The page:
Enjoy whatever you’re reading!

PS: If you are planning to read Mr Penumbra’s 24 hour bookstore, do it within the next couple of years! It is a cool book and it provides a snapshot of the current state of art in computing as well as on social interaction and a few other things. It will read weird and dated though in ten years time… and our grand-children will marvel at the funny things they did back in the second decade of this millenium  🙂

Ch- ch- ch- changes…

8 January 2013

So here it is, 2013. We welcomed it amongst friends, delicious food and drink here in Lyon. And now, as always this early in January, I wonder what this year will bring. It’s still so new, crisp, and shiny! Something to marvel at.

If anything I think, it will be change, change and more change. And not just for us. We have a number of friends who consider, or already have concrete plans, to leave Lyon, Europe, or the Northern Hemisphere altogether, who want to change jobs or are just starting new jobs, who have big changes looming in their family lives… it seems to me that  we are currently floating around in a ‘cloud of mobile people’ whose lives are in constant flux. (I don’t want to call it  “expat community”, as this “cloud” is most certainly not made up of well-to-do, company sponsored employees or diplomats that may be associated with the term). Despite all the work and logistical challenges associated with big changes (uarghh moving!!! I am so over it…), these people, just like us, realize and enjoy the positive aspect of a fresh start. When changing countries, there is hardly anything as invigorating (and at the same time exhausting 🙂 ) as experiencing a new culture, seeing your own culture from a different perspective and letting this change who you are along the way.

Recently, I realized that this “cloud of mobile people”  is a most incredible resource to facilitate our impending move. One very distinct feature of the “cloud” is the ease with which people, who may be mere acquaintances, network, help, and support each other. So we’re preparing to leave Lyon for  that cold, but apparently friendly, country way up North knowing that we’re by no means on our own with this. The other day, for example, I met a mum with whom I had run the primary school library a couple of years ago. When I told her about our planned move to Sweden, she immediately offered to put me in touch with a lovely family that recently moved from Lyon to Gothenburg. Their children used to go to our local school in Lyon and are apparently now happily settled at  the school in Gothenburg that we have (tentatively) picked for Lucy. Another acquaintance of mine actually spent 30 years in Gothenburg, so has in-depth local knowledge that she is happy to share with me. I have thus already recommendations for an excellent family doctor, massage therapist, swimming pool, food hall… I think there is more information to come my way over coffees and lunches in the next few months :). She also managed to put my worries about Swedish food to rest: Apparently there is more to eat than fish and rye bread up North. Thank goodness! Just to be on the safe side I have still booked myself in for a special “fish cooking class” here in Lyon. One has to prepare …

I am starting this year curious as to the challenges, opportunities, and experiences it will bring, knowing that it is not going to be plain sailing all the way. There is so much more happening in our lives than just our move and, as usual, fate may serve you a big, fat plateful of worry and pain when you least need it. But still: We hope and wish for all of you dears out there that life will be exciting and full of goodness and health in the next 12 months! Enjoy!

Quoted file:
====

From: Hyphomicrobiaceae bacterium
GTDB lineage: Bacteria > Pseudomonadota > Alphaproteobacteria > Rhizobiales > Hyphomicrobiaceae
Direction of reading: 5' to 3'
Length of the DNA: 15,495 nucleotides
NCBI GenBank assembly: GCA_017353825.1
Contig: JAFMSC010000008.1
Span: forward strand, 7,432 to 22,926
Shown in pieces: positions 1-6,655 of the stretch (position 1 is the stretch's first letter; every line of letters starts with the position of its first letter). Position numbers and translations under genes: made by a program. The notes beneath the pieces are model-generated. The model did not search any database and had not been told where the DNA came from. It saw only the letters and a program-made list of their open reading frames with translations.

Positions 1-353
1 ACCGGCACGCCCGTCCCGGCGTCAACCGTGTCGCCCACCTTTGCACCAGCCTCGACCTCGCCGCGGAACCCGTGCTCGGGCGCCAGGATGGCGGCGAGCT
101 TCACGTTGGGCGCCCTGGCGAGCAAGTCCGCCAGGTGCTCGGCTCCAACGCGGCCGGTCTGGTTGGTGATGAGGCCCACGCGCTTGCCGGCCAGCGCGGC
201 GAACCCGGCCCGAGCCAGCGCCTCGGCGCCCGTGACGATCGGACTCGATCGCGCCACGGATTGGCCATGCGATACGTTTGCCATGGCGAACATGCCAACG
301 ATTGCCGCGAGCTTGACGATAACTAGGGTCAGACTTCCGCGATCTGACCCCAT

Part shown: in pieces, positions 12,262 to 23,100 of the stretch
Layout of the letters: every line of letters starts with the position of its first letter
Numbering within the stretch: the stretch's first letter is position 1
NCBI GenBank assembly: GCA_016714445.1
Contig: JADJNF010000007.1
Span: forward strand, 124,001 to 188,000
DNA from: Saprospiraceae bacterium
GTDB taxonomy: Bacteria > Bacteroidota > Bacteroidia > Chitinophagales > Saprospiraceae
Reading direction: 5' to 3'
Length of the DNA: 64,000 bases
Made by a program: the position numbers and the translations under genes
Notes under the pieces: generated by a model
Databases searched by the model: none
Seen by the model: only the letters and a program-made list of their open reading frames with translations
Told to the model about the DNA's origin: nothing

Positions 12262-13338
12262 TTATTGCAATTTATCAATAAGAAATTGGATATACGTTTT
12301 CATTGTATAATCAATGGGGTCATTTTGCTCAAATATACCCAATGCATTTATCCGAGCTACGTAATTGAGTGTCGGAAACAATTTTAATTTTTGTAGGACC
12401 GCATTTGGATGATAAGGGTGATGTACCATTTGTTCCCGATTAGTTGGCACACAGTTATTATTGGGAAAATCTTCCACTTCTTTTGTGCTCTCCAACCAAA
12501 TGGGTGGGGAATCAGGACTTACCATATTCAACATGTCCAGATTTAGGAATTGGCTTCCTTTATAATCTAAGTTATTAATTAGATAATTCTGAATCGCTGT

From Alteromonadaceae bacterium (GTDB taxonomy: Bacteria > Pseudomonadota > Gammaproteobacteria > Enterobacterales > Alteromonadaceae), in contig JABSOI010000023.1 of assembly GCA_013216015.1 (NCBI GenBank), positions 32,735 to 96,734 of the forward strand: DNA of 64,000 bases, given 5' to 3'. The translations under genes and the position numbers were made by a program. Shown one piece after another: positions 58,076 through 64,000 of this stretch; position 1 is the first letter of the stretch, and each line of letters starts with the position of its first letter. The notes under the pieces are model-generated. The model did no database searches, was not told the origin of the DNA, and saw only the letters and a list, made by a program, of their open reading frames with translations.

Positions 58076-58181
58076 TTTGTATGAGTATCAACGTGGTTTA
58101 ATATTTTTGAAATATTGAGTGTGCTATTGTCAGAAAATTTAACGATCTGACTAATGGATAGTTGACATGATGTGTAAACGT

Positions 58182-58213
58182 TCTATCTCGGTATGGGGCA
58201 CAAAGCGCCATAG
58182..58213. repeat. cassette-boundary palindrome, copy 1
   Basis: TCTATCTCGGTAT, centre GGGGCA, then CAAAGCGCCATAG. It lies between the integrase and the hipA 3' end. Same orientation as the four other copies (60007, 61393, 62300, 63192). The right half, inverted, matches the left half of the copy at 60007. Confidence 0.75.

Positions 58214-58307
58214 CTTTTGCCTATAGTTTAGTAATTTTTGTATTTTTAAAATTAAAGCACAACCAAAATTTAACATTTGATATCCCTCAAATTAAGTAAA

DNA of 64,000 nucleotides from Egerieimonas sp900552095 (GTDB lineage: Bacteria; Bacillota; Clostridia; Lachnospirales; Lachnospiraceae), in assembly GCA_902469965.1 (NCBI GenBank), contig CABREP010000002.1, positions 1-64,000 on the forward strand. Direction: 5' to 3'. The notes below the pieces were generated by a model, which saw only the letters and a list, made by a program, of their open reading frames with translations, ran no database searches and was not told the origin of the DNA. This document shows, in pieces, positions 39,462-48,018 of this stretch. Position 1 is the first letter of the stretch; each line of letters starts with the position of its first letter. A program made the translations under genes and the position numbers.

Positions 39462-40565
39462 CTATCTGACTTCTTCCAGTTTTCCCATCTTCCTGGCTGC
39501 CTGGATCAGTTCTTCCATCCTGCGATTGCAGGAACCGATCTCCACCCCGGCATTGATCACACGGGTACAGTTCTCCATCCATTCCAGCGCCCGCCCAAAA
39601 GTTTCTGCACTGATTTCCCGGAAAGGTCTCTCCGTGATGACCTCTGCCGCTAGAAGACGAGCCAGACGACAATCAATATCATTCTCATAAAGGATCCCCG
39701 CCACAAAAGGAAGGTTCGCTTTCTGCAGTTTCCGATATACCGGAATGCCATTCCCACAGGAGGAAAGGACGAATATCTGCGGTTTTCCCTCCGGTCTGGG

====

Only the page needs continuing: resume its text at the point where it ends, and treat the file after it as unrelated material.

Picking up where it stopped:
Here’s Rolf with a new type of post for this blog: a product review! Don’t worry, it’s just a one-off, and it’s just because I’m so pleased with this particular gadget.

BootstrapSolar Chi-qoo, front view

The transparent front

BootstrapSolar Chi-qoo, back view

The engraved back

It is a Chi-qoo solar power pack, financed with a generous contribution from my dear mother-in-law on the occasion of Christmas. I found it on Kickstarter, a site where inventors and creators solicit support for innovative projects. I made my contribution to BootstrapSolar and they sent me a kit, which was reasonably straightforward to assemble. The case is mostly bamboo, with a transparent (acrylic?) cover to reveal a view of the innards. The battery holds a whopping 6 Ah, enough to charge two or three mobile phones via the two USB ports. The internal battery is recharged via the two 5-watt solar panels. Theoretically, this should take no more than 3 hours — I haven’t had a chance to verify this because the weather conditions were not favourable. I could charge it with the AC adapter instead, but I’m loath to contaminate this precious device with French nuclear-generated electricity 🙂

What I like about this gadget is that it reduces my dependency on grid power for running small electronics. This makes it useful for travelling and camping, as well as for emergencies (the latter having been the inspiration for the inventor — he spent several months volunteering in Japan, helping victims of the March 2011 tsunami and earthquake). It may also be a step towards sustainability, although of course the device isn’t exactly sustainable. It relies on limited resources in multiple ways: there’s the lithium used for the battery, precious metals used in the circuitry, and large amounts of energy used in making it. The solar panels in particular have probably been made with much more energy than I will be able to recuperate in my particular use case.

Another open question with the Chi-qoo is how useful any small electronics would be in the kind of emergency where grid power is lost on a large scale. Mobile phones would be useless, at least initially, since the base transceiver stations would also be likely affected. But having a small broadcast radio receiver could be vital. The most promising means of enabling two-way communications would probably be participating in an emergency radio network. Hey, that reminds me of my amateur radio days — maybe I should reactivate my callsign (DG6YHS) and set up an emergency rig for disaster preparedness. That would be fun! I’ll keep you posted 🙂